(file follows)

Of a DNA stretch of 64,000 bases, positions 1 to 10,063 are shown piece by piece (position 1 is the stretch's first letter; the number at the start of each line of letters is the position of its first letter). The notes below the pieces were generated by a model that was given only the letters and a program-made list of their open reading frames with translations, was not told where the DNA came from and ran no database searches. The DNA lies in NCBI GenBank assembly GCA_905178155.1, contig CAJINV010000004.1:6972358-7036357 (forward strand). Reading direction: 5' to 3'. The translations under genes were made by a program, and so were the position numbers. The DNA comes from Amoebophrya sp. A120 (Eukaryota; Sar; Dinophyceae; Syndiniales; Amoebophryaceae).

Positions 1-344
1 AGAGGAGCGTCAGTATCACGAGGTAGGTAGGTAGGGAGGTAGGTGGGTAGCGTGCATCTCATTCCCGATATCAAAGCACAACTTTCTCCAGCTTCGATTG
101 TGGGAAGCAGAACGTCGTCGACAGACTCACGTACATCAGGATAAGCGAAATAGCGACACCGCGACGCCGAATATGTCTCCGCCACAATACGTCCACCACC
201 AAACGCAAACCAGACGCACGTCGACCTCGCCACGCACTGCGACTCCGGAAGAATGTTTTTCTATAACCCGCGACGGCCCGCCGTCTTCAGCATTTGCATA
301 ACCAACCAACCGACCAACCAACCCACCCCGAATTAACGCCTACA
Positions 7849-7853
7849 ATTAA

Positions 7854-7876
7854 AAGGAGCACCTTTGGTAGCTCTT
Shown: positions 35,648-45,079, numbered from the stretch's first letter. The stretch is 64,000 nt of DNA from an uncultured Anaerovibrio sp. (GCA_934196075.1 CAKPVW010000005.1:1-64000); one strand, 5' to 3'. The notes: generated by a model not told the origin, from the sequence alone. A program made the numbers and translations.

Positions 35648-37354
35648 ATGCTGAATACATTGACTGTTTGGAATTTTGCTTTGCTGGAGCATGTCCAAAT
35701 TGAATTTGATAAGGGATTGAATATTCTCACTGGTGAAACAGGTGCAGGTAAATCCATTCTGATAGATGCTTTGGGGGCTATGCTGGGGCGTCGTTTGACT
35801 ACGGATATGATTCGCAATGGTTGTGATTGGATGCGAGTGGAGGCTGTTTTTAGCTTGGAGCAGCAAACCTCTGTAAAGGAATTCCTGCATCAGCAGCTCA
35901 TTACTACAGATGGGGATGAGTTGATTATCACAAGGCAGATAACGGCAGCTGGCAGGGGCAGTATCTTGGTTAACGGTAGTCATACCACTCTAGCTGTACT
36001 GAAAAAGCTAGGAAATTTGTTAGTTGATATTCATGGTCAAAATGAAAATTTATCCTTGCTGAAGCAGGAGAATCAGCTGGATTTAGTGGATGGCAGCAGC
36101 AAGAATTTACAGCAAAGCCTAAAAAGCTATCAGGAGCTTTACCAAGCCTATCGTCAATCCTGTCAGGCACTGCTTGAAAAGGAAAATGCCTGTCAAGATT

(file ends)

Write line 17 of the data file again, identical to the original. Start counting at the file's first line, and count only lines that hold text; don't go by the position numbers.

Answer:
36001 GAAAAAGCTAGGAAATTTGTTAGTTGATATTCATGGTCAAAATGAAAATTTATCCTTGCTGAAGCAGGAGAATCAGCTGGATTTAGTGGATGGCAGCAGC